Some hobbyists start out with a page builder. Most will eventually move past it once they find out it falls short in performance.
A professionally delivered website should never include Page Builder plugins.
FYI: Gutenberg isn’t a page builder. It’s a content (or, block) editor.
3. You overuse Google Fonts
I understand — I don’t, actually — that from an ‘artistic’ point of view, it’s really cool to use a different font for every phrase.
From a performance (and a UX) standpoint, though, it’s a terrible idea. Every font adds bloat to your page size.
Honestly, it’s a very cheap way to make a page look pretty. A stylish, modern look is established by simplicity and formatting. Not a million different fonts.
The world moved past WordArt after Office 97 and so should you.
Cool designers choose two and stick with them.
One for paragraphs and one for headers is more than plenty. Maybe, just maybe, use another font for your logo. Just make sure you add a text value.
The absolute creme de la creme here are loading Google Fonts inline, right before the sentence they use it on.
That’s just, no.
2. You use
display: none and
!important far too often
Or, you hide elements instead of removing them and, you force your styling overwrites instead of taking the time to load them in the right order.
The only valid situation to use
display: none in CSS is when this element is triggered to be displayed (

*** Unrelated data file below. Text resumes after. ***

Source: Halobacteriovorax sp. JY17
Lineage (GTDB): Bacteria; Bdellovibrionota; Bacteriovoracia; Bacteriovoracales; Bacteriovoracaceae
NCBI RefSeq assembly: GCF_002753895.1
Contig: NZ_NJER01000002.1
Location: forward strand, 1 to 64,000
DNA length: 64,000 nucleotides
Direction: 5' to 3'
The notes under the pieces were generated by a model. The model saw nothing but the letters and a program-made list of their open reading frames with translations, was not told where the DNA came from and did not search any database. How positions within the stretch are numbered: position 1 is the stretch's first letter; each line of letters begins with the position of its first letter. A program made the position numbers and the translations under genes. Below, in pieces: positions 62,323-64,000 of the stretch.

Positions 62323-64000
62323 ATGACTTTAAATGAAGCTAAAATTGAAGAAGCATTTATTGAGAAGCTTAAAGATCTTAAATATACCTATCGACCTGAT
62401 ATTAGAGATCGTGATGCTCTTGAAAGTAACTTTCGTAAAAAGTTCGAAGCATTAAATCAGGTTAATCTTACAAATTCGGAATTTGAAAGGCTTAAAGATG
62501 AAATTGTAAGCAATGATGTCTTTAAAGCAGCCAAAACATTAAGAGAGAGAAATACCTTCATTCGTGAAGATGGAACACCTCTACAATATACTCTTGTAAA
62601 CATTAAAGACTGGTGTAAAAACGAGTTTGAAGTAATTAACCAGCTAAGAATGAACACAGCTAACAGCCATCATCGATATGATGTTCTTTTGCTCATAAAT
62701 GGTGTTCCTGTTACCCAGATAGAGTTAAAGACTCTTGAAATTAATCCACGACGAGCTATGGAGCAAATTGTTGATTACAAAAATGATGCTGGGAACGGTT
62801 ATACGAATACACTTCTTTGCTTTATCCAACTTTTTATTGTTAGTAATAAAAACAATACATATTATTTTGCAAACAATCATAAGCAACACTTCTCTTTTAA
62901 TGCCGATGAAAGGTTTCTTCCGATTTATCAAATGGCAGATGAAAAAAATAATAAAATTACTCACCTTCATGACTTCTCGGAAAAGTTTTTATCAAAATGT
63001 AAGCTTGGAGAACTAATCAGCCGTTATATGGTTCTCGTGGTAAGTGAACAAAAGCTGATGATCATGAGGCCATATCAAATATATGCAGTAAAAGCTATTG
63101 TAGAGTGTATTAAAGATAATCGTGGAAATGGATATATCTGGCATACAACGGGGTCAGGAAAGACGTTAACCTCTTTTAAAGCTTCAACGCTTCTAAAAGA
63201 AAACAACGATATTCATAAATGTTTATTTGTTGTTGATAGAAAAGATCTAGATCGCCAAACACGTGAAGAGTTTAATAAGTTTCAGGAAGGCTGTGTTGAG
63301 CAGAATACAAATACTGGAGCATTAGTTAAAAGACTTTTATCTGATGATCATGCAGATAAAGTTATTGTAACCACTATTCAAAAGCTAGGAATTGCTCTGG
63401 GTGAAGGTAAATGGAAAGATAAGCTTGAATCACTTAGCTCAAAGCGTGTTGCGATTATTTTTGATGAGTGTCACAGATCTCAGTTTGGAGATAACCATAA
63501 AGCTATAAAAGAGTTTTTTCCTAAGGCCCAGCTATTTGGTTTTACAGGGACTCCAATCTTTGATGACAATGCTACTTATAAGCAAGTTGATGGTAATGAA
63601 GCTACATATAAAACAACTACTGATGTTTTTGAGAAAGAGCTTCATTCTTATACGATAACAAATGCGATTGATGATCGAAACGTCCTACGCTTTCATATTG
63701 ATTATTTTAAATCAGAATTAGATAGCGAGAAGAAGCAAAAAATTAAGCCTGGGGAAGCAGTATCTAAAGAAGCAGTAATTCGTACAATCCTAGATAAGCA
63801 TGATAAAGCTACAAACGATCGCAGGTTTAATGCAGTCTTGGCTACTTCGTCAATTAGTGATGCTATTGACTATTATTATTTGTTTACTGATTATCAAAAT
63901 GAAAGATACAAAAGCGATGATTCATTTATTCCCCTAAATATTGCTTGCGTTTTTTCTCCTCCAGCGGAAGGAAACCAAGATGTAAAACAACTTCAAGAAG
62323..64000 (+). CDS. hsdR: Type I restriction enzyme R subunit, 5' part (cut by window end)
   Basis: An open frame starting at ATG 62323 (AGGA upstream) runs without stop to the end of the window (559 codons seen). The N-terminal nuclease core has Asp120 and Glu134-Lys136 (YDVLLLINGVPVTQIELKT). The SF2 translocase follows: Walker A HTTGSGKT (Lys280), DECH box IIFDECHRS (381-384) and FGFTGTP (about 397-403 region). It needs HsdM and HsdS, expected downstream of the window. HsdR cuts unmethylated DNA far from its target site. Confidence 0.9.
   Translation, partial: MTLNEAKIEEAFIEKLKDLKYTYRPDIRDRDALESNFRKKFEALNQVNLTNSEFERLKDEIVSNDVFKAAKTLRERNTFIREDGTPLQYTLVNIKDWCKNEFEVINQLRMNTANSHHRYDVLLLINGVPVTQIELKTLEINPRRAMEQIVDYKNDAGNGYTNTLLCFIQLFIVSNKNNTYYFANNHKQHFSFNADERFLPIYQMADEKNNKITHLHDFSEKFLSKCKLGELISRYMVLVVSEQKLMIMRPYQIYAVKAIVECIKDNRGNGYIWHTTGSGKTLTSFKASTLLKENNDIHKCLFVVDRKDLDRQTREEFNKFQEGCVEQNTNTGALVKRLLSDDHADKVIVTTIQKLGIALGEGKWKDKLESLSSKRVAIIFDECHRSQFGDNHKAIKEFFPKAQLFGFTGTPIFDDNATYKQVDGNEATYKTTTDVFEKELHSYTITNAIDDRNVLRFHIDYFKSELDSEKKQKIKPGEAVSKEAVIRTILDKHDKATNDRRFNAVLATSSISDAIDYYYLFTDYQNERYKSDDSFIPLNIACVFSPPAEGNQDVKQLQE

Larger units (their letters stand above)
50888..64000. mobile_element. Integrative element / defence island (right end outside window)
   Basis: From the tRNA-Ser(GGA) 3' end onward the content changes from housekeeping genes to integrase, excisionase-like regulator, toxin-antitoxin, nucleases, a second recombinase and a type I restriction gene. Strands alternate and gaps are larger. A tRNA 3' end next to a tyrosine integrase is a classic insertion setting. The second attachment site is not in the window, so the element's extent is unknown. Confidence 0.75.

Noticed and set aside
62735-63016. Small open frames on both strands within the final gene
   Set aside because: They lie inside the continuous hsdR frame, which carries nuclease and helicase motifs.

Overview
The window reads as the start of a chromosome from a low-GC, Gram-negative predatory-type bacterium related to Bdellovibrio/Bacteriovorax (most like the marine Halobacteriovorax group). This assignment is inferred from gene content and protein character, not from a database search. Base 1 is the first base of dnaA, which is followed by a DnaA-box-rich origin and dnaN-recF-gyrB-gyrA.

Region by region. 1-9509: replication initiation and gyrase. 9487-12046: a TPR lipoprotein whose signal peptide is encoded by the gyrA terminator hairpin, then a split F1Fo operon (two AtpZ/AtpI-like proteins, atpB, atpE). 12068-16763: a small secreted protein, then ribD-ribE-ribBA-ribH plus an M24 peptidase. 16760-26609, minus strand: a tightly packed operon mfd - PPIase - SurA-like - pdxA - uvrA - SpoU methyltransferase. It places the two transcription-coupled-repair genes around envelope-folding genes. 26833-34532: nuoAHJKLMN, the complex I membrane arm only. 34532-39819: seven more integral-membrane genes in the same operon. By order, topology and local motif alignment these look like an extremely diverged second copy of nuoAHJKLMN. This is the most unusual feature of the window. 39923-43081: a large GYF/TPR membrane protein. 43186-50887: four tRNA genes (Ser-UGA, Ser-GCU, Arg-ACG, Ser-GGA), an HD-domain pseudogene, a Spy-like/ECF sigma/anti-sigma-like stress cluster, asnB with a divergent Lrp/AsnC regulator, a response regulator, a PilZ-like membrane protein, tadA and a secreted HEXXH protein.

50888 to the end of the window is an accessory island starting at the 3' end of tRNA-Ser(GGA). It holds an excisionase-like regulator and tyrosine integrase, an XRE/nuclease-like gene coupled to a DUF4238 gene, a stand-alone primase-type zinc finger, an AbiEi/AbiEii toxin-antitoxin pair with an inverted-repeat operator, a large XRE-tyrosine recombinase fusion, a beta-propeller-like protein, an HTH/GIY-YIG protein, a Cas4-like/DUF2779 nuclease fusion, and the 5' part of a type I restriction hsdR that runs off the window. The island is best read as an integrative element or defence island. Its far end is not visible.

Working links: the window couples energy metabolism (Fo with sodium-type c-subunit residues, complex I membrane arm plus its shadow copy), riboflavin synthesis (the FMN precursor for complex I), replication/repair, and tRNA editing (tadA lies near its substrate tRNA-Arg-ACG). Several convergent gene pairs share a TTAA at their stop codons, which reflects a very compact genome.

display: block) at some point.
The only valid reason to use
The most worrisome is the combination of the two:
display: none !important. Meaning: never display this element, even if a script says so. I’ve seen this happen to entire Login (modal) popups.
If you have wrongfully used these attributes in the past, you might be suffering from WDIS or, Web Developer Imposter Syndrome. Get help NOW and change your ways — or career. Call up the people you’ve wronged, apologize, fix it and never ever do it again.
1. A good Web Designer doesn’t make changes directly in a Theme or Plugin
The absolute worst thing you can do (and another symptom of WDIS) is making changes directly in a theme or plugin, instead of overwriting it using a child theme or plugin.
This goes without saying, but doing this cripples your client in two ways:
- The most important one being: the ability to install updates. They can’t do that, cause they’ll lose your changes. I.e. over time their website’s security is leaking like a sieve.
- The second being: lock in. You’ve basically taken your client hostage. While they absolutely should leave you, they can’t. You’re the only person in the world that knows where you’ve hidden your changes.
I think it’s clear that this is a very unethical — and terrible — way of doing business. Doing this doesn’t make you a bad web designer. It makes you downright evil.
As with every other product in the world: you get what you pay for.
If someone is charging you 5$/hour it’ll probably be the worst money you’ve ever spent and you’ll end up paying a specialist to clean up the mess.
In web development, like with most things, cheap is always terrible and expensive doesn’t necessarily guarantee quality.
With this post I hope to set a standard in what makes a good web designer. At the same time I hope to provide quantifiable pillars to which our quality can be measured.